The Economic Costs
The aforementioned CRS report has a pretty good summary of the tariffs’ overall economic costs—borne by both U.S. importers and exporters—as of late January 2020 (almost all of the tariffs remain in place today):
As of January 23, 2020, the United States collected $54 billion from the additional taxes paid by U.S. importers, according to U.S. Customs and Border Protection. These taxes have had a negative aggregate effect on the U.S. manufacturing sector with increased input costs offsetting the gains from increased protection, according to preliminary analysis from researchers at the U.S. Federal Reserve Board. Increasing tariffs also creates greater economic uncertainty, potentially dampening business investment and creating a further drag on growth. Preliminary research, for example, suggests the increase in trade policy uncertainty may have reduced aggregate U.S. investment by 1% or more in 2018. Estimates of the tariffs’ overall economic effects vary, depending on modeling assumptions and the specific set of tariffs considered. Most studies, however, predict declines in GDP growth: the Congressional Budget Office estimated that the tariffs currently in effect would lower U.S. GDP by 0.5% in 2020, below a baseline without the tariffs, while raising consumer prices by 0.5%, thereby reducing average real household income by $1,277. From a global perspective, the IMF estimated that the tariffs would reduce global GDP in 2020 by 0.8%.
(For these and other studies coming to similar conclusions about the tariffs’ economic costs, see this helpful summary from late 2019. Sorry to report that China and other foreign countries have not been paying the tariffs—the studies instead show that U.S. importers (consumers and businesses) have been bearing most of the tariffs’ costs, with foreign exporters bearing little and foreign governments bearing none.)
The CRS further notes that this economic pain was amplified when foreign governments retaliated against U.S. farmers and manufacturers (something everyone, except the president’s closest trade adviser, saw coming): “U.S. exports of targeted industries have declined, with U.S. agricultural exports subject to retaliation down 27% in 2018, compared to 2017. Some U.S. manufacturers are shifting production to other countries to avoid the tariffs on U.S. exports.” Our exporters were also hurt by higher costs for imported manufacturing inputs (i.e., the stuff they need to be globally competitive).
And just as the trade war was hitting high gear at the end of 2018, domestic investment—which was supposed to be stoked by tax reform—started sagging (coincidentally, I’m sure!):
Examinations of specific tariffs—such as those on steel, washing machines, and Chinese imports—came to similar conclusions about their costs, as do various anecdotal reports on the aluminum and solar panels tariffs.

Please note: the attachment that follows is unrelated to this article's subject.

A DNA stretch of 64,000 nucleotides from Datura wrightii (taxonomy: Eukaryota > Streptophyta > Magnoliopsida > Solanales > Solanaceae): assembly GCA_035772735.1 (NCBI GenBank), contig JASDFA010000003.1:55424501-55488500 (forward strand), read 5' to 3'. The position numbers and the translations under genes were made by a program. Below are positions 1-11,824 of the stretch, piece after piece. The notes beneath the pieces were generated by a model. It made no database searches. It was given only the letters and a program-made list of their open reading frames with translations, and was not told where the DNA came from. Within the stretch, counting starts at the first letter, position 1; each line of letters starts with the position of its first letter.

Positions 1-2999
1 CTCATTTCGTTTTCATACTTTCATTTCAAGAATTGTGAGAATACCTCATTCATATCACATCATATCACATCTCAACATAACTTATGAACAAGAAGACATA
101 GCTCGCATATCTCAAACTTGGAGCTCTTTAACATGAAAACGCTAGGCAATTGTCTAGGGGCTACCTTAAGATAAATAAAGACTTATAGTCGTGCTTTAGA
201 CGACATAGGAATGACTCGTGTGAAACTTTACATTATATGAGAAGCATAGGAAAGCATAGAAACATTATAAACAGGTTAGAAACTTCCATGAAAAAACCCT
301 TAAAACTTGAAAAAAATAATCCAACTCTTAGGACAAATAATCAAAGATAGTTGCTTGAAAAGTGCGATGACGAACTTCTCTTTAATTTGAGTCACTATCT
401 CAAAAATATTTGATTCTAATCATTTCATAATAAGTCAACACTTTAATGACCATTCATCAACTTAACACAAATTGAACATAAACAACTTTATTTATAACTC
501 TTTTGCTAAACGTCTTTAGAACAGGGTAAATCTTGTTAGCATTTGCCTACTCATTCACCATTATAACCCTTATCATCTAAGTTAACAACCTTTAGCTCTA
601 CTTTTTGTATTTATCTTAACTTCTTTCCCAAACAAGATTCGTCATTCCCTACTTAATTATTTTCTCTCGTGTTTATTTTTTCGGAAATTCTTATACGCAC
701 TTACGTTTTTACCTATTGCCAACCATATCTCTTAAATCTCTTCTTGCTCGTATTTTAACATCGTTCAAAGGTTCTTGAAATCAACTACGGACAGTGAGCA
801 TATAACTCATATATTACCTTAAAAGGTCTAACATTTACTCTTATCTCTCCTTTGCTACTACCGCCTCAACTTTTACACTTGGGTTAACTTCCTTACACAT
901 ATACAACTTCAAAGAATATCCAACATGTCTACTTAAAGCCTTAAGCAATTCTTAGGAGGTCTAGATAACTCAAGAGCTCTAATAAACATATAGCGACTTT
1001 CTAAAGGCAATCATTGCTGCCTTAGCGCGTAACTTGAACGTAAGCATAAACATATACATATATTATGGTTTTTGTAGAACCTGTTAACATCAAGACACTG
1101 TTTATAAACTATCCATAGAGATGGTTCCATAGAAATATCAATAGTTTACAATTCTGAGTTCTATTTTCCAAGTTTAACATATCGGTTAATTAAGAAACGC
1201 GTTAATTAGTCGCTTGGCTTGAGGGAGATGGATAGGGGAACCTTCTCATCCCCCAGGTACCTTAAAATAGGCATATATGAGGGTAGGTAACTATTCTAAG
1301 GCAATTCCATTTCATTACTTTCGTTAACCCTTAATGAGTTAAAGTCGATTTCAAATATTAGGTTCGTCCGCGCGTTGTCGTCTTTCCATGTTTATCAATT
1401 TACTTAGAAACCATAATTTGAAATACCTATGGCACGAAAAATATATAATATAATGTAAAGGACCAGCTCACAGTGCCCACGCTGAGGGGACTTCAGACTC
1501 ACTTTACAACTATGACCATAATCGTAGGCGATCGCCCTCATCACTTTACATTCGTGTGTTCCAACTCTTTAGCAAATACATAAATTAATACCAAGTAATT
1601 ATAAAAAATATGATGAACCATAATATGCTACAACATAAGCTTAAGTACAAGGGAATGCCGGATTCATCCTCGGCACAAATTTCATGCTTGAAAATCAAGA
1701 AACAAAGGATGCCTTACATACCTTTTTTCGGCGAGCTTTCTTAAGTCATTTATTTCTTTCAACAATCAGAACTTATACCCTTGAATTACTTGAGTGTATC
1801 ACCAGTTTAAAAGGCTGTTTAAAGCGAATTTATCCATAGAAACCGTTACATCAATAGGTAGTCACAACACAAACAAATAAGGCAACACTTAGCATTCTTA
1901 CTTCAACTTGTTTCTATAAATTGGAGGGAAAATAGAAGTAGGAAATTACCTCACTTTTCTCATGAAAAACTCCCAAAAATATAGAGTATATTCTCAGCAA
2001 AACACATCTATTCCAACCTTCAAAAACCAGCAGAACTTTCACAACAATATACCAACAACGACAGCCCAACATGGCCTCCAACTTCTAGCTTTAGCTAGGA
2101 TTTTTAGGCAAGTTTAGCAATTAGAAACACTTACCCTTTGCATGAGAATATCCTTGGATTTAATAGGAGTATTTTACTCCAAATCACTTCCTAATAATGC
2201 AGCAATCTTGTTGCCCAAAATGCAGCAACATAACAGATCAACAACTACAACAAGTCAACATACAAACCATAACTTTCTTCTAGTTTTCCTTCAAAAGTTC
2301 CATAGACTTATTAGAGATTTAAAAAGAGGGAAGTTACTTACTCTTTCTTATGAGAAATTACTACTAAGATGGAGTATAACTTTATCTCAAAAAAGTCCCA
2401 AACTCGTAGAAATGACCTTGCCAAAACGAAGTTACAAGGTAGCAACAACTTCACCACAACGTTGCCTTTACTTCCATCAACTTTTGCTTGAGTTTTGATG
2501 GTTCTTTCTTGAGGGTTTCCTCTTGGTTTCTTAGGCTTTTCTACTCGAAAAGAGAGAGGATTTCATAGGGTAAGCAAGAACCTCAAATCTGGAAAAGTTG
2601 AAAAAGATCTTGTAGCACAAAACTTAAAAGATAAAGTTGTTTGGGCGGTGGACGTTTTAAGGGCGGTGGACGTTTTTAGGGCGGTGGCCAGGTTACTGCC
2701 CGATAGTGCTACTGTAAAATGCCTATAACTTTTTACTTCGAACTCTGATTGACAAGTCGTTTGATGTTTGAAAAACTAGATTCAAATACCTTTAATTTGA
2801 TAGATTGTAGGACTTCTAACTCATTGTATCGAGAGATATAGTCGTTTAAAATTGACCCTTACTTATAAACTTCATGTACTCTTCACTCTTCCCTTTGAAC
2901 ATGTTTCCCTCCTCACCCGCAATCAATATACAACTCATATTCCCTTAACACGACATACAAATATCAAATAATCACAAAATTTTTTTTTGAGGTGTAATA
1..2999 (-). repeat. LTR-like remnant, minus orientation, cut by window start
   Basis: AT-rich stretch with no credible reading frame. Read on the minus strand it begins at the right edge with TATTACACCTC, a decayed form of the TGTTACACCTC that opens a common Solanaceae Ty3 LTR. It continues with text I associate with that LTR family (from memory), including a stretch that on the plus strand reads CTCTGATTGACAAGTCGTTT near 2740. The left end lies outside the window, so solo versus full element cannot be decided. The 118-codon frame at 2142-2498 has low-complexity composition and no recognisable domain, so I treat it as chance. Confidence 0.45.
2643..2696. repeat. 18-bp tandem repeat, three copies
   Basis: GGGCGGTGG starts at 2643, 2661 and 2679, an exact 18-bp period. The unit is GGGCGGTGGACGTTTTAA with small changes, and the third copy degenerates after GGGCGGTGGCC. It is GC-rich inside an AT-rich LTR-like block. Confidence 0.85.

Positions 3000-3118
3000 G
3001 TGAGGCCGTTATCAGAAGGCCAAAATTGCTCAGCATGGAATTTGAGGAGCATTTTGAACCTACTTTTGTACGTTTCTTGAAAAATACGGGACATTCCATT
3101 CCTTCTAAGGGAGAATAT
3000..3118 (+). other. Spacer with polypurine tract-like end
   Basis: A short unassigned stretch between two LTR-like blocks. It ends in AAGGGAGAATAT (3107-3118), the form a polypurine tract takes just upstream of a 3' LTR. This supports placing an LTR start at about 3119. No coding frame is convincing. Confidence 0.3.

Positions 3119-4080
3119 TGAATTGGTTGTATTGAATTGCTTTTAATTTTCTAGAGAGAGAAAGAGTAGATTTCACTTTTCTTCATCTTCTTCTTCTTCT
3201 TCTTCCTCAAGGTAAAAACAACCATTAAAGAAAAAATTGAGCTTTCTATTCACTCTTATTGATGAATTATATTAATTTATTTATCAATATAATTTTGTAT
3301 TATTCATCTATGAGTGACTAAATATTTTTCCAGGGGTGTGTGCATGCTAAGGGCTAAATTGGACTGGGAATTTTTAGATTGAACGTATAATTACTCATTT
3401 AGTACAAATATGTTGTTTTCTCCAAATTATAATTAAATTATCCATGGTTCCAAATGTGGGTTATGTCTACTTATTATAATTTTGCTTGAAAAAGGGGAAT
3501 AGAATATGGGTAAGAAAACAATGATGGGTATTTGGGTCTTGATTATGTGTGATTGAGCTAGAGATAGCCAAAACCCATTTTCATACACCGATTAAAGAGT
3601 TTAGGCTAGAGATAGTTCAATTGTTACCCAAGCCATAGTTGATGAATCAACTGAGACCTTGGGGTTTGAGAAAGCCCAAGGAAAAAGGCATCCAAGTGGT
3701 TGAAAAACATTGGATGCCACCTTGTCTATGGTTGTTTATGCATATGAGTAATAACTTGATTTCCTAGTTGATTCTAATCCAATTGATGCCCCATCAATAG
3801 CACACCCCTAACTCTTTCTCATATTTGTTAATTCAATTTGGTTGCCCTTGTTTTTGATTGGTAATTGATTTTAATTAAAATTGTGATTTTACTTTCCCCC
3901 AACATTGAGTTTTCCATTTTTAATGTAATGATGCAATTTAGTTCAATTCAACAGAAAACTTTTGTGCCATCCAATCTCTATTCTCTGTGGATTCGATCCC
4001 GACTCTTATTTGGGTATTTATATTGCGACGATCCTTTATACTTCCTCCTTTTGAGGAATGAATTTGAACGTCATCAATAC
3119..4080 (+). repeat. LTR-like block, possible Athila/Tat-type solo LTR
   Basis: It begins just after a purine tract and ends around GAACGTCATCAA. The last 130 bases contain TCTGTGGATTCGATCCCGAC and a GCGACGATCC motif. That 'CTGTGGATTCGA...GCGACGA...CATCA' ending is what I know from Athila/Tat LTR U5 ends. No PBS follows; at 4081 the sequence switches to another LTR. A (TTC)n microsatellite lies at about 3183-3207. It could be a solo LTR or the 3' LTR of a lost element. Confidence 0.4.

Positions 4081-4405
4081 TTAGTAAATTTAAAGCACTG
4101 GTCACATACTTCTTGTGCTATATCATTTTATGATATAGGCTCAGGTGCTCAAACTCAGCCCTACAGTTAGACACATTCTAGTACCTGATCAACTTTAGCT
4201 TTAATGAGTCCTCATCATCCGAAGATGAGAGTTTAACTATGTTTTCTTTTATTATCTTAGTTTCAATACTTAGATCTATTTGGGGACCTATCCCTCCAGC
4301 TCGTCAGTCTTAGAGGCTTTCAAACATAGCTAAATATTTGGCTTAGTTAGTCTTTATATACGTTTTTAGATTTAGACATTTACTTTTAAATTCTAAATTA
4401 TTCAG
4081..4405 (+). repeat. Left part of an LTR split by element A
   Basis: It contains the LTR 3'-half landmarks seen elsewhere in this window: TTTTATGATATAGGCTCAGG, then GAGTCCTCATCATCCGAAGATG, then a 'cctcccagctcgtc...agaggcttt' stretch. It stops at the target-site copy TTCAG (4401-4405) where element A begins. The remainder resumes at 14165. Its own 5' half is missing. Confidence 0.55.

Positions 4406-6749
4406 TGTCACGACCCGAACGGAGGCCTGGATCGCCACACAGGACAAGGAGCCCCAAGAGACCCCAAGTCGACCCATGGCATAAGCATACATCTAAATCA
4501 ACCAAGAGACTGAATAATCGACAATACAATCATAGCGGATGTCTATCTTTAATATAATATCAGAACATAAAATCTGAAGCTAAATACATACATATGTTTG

So, all in all, we can safely say that, while the tariffs didn’t implode the economy (which was always a ridiculous assertion), they did hurt American consumers and producers (especially—and ironically—manufacturers and farmers). A lot.
The Failed Objectives
Perhaps those economic costs would be worth it if they achieved the president’s stated objectives. However, the record there, even pre-COVID, is seriously underwhelming:
The steel and aluminum tariffs had a minimal impact on U.S. jobs in those industries, and have done essentially nothing to address global overcapacity (which, per the Trump administration itself, had hurt U.S. producers and was supposed to be fixed by the tariffs). Steel industry stocks actually tanked in late 2018 and early 2019, and steel companies were laying off workers and curtailing investments by the end of 2019. As I wrote in these pages a few weeks ago, the story was similar for U.S. aluminum producers, and it pushed the Trump administration to threaten reimposing tariffs on Canadian aluminum (while also destroying the notion that the tariffs were just leverage in the NAFTA negotiations). In fact, the Trump administration itself has quietly admitted—when extending the tariffs to downstream “derivative” products in early 2020—that they hadn’t increased and stabilized the industries’ capacity utilization. As one Los Angeles Times story put it, “Trump's steel tariffs were supposed to save the industry. They made things worse.”
The washing machine tariffs have been similarly ineffective. As already noted above, major U.S. investments by Samsung and LG were planned long before the tariffs took effect (though the companies do appear to have expanded further since then). A 2019 U.S. International Trade Commission (ITC) examination of the entire industry found that, while domestic capacity and employment increased, actual production declined, “resulting in declining capacity utilization, lower productivity levels, and higher unit labor costs.” Whirlpool (which lobbied for the tariffs) even told the commission that the safeguard “has fallen short of delivering the intended remedial benefits to the continuously operating U.S. producers” due to “unanticipated” responses to the tariffs by foreign exporters (absorbing some of the tariff cost), U.S. importers (stockpiling), and consumers (buying fewer appliances). (All of these actions are common and expected market responses to tariffs.) What Whirlpool didn’t mention, of course, is that its financial difficulties were exacerbated by other Trump tariffs—in particular on steel, aluminum, and Chinese imports. Oops.